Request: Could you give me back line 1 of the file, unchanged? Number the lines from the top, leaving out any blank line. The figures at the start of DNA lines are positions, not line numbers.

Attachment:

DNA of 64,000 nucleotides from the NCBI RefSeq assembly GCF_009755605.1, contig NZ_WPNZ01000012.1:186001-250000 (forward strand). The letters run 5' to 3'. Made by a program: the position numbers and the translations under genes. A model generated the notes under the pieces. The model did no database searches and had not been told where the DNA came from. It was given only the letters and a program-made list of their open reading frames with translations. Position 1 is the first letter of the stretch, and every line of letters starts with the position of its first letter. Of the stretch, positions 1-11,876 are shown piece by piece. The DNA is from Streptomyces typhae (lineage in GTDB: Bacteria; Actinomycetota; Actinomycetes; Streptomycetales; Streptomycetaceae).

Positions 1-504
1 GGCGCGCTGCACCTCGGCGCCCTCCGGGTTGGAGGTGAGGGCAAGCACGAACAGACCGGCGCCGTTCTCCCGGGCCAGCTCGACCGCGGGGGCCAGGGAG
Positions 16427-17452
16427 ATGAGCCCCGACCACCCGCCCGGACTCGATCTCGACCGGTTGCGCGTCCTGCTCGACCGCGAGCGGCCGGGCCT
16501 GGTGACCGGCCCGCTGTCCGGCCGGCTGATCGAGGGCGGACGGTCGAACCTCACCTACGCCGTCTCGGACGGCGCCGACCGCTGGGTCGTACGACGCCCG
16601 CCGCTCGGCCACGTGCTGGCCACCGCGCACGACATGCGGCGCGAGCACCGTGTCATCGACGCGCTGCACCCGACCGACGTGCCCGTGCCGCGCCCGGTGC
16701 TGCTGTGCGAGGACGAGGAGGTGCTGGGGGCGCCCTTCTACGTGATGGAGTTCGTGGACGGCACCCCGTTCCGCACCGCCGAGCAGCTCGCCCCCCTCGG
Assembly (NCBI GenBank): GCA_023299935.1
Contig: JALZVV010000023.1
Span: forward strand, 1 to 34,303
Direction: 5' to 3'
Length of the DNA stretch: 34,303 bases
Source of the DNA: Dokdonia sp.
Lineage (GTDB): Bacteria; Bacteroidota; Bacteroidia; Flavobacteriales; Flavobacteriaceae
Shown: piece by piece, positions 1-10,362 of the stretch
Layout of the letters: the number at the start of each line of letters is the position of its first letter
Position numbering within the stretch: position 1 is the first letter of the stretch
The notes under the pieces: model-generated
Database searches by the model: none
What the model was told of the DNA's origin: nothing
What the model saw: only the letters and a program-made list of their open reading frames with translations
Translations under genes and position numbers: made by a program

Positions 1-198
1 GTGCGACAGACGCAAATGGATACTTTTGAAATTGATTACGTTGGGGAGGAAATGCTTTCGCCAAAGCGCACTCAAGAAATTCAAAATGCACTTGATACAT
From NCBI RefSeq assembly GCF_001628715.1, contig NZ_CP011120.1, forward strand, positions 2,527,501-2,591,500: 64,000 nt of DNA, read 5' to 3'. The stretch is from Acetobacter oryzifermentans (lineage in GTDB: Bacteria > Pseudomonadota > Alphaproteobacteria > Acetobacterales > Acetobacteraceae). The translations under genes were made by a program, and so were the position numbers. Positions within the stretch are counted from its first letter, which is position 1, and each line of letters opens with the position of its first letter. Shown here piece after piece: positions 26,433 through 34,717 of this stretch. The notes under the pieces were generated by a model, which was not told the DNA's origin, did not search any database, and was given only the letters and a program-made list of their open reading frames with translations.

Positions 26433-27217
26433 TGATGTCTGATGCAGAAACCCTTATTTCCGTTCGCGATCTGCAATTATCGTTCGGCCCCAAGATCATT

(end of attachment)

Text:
DNA of 64,000 nucleotides from the NCBI RefSeq assembly GCF_009755605.1, contig NZ_WPNZ01000012.1:186001-250000 (forward strand). The letters run 5' to 3'. Made by a program: the position numbers and the translations under genes. A model generated the notes under the pieces. The model did no database searches and had not been told where the DNA came from. It was given only the letters and a program-made list of their open reading frames with translations. Position 1 is the first letter of the stretch, and every line of letters starts with the position of its first letter. Of the stretch, positions 1-11,876 are shown piece by piece. The DNA is from Streptomyces typhae (lineage in GTDB: Bacteria; Actinomycetota; Actinomycetes; Streptomycetales; Streptomycetaceae).